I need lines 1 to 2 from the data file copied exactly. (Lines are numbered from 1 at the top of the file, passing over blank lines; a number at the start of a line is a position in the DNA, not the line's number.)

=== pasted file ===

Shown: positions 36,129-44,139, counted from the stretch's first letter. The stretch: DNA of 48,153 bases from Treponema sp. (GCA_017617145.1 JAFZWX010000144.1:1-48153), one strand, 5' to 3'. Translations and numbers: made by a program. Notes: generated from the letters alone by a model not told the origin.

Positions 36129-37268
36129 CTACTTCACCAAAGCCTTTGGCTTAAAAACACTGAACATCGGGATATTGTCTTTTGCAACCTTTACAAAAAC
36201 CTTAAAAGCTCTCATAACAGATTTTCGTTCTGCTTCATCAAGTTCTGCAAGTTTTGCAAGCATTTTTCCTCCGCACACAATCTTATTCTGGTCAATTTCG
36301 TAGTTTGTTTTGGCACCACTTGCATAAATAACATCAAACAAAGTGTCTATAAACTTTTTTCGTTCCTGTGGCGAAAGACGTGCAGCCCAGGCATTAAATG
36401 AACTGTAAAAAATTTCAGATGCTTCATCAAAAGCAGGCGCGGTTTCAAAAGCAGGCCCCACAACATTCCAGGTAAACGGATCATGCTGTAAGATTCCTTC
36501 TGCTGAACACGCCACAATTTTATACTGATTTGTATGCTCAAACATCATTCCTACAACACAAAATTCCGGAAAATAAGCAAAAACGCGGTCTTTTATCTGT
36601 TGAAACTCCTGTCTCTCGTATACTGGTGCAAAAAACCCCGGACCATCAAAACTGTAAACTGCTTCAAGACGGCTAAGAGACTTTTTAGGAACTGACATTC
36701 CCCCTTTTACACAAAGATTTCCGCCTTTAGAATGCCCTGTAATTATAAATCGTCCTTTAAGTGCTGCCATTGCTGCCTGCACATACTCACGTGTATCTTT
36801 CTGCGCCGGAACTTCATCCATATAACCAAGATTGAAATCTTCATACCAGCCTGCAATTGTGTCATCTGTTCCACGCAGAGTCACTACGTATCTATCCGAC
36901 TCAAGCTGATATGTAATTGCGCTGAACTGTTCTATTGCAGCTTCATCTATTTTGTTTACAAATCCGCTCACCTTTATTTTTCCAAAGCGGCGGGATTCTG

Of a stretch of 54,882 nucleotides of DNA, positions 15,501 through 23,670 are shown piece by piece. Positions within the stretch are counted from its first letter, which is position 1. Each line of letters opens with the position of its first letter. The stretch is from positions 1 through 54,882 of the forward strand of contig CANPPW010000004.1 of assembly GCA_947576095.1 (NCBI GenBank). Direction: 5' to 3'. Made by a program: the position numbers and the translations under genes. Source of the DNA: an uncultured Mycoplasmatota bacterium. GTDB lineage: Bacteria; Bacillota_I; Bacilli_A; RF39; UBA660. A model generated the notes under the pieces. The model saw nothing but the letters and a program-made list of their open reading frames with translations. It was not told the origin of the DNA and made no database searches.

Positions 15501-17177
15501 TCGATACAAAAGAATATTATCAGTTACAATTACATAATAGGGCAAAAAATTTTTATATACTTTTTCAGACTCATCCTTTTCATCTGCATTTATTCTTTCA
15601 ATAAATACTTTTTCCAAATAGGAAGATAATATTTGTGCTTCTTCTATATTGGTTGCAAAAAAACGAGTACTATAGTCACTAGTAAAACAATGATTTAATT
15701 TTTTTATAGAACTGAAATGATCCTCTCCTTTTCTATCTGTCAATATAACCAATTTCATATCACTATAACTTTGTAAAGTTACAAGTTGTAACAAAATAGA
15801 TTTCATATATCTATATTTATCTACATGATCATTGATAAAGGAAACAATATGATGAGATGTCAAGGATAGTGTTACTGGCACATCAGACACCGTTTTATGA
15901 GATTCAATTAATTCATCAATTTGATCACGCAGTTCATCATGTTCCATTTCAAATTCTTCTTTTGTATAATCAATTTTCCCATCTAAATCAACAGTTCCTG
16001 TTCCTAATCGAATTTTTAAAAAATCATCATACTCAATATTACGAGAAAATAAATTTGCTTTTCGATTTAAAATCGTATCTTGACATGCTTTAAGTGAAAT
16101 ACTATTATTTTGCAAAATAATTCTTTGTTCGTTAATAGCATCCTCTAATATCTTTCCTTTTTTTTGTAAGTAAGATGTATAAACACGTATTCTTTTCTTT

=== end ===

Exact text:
Shown: positions 36,129-44,139, counted from the stretch's first letter. The stretch: DNA of 48,153 bases from Treponema sp. (GCA_017617145.1 JAFZWX010000144.1:1-48153), one strand, 5' to 3'. Translations and numbers: made by a program. Notes: generated from the letters alone by a model not told the origin.

Positions 36129-37268